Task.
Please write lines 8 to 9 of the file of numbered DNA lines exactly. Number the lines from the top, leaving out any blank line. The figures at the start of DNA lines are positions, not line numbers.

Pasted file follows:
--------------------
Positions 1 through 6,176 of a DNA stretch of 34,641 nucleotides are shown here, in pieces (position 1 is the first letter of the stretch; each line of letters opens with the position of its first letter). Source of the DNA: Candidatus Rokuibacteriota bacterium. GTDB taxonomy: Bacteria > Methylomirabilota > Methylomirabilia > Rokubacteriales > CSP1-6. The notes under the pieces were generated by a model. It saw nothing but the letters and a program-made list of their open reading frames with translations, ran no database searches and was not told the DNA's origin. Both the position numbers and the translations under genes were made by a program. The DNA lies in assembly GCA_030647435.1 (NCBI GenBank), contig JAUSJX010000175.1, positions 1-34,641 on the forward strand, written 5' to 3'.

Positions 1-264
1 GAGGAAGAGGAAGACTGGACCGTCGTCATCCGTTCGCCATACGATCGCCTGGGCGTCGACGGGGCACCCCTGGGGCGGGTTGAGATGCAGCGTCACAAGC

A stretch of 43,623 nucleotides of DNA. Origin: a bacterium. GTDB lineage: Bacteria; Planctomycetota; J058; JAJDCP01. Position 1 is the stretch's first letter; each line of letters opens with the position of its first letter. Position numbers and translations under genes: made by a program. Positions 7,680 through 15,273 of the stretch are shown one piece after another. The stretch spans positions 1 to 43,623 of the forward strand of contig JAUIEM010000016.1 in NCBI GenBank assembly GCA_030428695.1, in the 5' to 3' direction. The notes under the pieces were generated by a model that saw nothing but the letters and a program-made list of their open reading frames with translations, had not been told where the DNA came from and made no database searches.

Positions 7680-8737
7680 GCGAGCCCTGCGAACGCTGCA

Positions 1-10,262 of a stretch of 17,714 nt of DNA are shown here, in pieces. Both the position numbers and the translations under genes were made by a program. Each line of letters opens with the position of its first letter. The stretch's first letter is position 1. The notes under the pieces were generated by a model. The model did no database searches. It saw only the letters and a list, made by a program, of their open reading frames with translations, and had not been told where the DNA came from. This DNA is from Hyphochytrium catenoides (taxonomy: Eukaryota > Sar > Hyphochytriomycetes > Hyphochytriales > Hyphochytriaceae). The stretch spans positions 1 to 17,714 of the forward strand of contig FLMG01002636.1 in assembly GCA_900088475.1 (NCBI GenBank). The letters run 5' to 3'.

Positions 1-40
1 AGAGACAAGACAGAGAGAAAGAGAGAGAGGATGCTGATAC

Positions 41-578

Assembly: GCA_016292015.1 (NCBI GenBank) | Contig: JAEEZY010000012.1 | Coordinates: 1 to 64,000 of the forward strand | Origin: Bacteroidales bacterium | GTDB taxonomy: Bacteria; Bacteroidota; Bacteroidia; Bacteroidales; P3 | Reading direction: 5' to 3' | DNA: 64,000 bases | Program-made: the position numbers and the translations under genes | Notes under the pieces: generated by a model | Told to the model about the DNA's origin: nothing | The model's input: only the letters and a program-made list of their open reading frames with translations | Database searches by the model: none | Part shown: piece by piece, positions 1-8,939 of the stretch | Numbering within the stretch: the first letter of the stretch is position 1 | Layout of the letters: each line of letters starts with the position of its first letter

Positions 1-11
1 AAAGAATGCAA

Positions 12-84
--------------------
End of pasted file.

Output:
Positions 1-40
1 AGAGACAAGACAGAGAGAAAGAGAGAGAGGATGCTGATAC